T 0829/06 (Slurry stabilization/KEMIRA) of 3.4.2009

European Case Law Identifier: ECLI:EP:BA:2009:T082906.20090403
Date of decision: 03 April 2009
Case number: T 0829/06
Application number: 99906269.8
IPC class: C09C 1/02
Language of proceedings: EN
Distribution: D
Download and more information:
Decision text in EN (PDF, 52.281K)
Documentation of the appeal procedure can be found in the Register
Bibliographic information is available in: EN
Versions: Unpublished
Title of application: Method for improving the stability of a slurry
Applicant name: Kemira Oyj
Opponent name: Solvay (Société Anonyme)
Board: 3.3.06
Headnote: -
Relevant legal provisions:
European Patent Convention 1973 Art 56
Keywords: Inventive step (all requests) - no: obvious modification
Catchwords:

-

Cited decisions:
-
Citing decisions:
-

Summary of Facts and Submissions

I. This appeal is from the decision of the Opposition Division to revoke the European patent No. 1 060 218 concerning a method for improving the stability of slurries.

II. The Opponent had sought revocation of the patent in suit on the grounds of lack of novelty and inventive step. It referred, inter alia, to document

(5) = US-A-5 658 467.

III. During the opposition proceedings the Patent Proprietor filed with letter dated 31 May 2004 the document

(7) = test report

as well as a set of amended claims labelled as main request.

Claim 1 of the main request read:

"1. A method for improving the storability of an aqueous slurry which contains inorganic solids against microbial growth, characterized in that there is added to the slurry a peracid in an amount of 200-5000 g/metric ton of dry solids, calculated as a 100 per cent peracid, said peracid being peracetic acid, persulfuric acid, perdisulfuric acid or performic acid."

IV. In its decision the Opposition Division considered, inter alia, that the method defined in this claim lacked novelty and that the claimed uses according to the then pending auxiliary requests were obvious for the skilled person starting from the synergistic mixtures of peracid and conventional non-oxidizing biocides disclosed in example 19 of document (5).

V. The Patent proprietor (hereinafter Appellant) lodged an appeal against this decision.

It filed with letter dated 3 March 2009, inter alia, sets of amended claims respectively labelled as auxiliary requests 1 to 13.

VI. Claim 1 of auxiliary request 1 only differs from that of the main request (see section III of the Facts and Submissions above) in that the final wording "performic acid." has been replaced by "performic acid, wherein the aqueous slurry which contains inorganic solids is a waste pigment slurry.".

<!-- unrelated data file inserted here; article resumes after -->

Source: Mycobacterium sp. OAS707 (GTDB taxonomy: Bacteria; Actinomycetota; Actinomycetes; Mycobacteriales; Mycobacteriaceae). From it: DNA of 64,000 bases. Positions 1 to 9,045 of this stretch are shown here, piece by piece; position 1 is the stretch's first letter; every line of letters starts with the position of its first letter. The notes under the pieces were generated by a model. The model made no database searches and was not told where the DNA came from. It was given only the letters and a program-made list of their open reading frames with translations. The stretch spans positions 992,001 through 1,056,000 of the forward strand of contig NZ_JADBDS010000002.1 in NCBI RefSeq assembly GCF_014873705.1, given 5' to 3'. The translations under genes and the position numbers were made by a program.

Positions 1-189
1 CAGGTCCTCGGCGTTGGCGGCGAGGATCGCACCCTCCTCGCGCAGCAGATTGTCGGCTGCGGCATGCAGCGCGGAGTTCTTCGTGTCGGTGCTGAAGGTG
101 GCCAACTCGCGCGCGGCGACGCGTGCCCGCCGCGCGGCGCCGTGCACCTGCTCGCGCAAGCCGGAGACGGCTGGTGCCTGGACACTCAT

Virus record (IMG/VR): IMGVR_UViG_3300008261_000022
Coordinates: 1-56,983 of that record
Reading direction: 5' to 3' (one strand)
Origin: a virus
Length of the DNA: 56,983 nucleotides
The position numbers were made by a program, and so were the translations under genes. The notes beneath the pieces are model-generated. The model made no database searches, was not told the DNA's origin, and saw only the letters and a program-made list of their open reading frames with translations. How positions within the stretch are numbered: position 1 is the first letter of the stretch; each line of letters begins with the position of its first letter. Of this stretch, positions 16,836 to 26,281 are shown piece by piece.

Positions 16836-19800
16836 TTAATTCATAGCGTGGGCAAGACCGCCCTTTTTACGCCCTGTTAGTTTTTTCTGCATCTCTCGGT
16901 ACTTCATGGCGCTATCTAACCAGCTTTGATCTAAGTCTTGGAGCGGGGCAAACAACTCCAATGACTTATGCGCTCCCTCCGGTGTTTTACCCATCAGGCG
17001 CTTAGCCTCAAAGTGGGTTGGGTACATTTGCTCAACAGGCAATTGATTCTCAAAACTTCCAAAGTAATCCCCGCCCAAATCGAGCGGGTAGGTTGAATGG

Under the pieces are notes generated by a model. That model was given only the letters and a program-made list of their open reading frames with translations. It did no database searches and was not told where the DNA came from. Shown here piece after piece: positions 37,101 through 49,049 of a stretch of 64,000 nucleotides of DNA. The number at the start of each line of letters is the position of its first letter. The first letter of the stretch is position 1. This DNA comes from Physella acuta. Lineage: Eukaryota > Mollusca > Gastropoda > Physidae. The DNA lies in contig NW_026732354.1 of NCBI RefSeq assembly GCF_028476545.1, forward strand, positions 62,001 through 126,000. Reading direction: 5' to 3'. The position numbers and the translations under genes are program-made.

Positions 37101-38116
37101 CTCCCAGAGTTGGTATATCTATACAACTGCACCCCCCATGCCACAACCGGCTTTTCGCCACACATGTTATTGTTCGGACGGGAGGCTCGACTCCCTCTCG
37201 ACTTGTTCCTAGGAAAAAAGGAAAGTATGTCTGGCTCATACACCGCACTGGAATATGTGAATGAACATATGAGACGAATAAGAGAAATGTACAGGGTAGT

Claim 1 of auxiliary request 2 only differs from that of the main request in that the wording ", persulfuric acid, perdisulfuric acid" has been deleted.

Claim 1 of auxiliary request 3 only differs from that of auxiliary request 1 in that the wording "waste" has been deleted.

Claim 1 of auxiliary request 4 only differs from that of the main request in that the range "200-5000" has been replaced by "200-4000".

Claim 1 of auxiliary request 5 only differs from that of auxiliary request 4 in that the wording ", persulfuric acid, perdisulfuric acid or performic acid" has been deleted.

Claim 1 of auxiliary request 6 only differs from that of auxiliary request 3 request in that the final wording "pigment slurry." has been replaced by "pigment slurry, wherein the pigment is gypsum.".

Claim 1 of auxiliary request 7 defines the use corresponding to the method of claim 1 of the main request; it reads:

"1. Use of a peracid in an amount of 200-5000 g/metric ton of dry solids, calculated as a 100 per cent peracid, for improving the storability of an aqueous slurry which contains inorganic solids against microbial growth, wherein said peracid is added to the slurry, and wherein said peracid is peracetic acid, persulfuric acid, perdisulfuric acid or performic acid."

Claim 1 of auxiliary request 8 defines the use corresponding to the method of claim 1 of auxiliary request 1; it only differs from that of auxiliary request 7 in that the final wording "performic acid." has been replaced by "performic acid, wherein the aqueous slurry which contains inorganic solids is a waste pigment slurry.".

Claim 1 of auxiliary request 9 defines the use corresponding to the method of claim 1 of auxiliary request 2; it only differs from that of auxiliary request 7 in that the wording ", persulfuric acid, perdisulfuric acid" has been deleted.

Claim 1 of auxiliary request 10 defines the use corresponding to the method of claim 1 of auxiliary request 3; it only differs from that of auxiliary request 8 in that the wording "waste" has been deleted.

Claim 1 of auxiliary request 11 defines the use corresponding to the method of claim 1 of auxiliary request 4; it only differs from that of auxiliary request 7 in that the range "200-5000" has been replaced by "200-4000".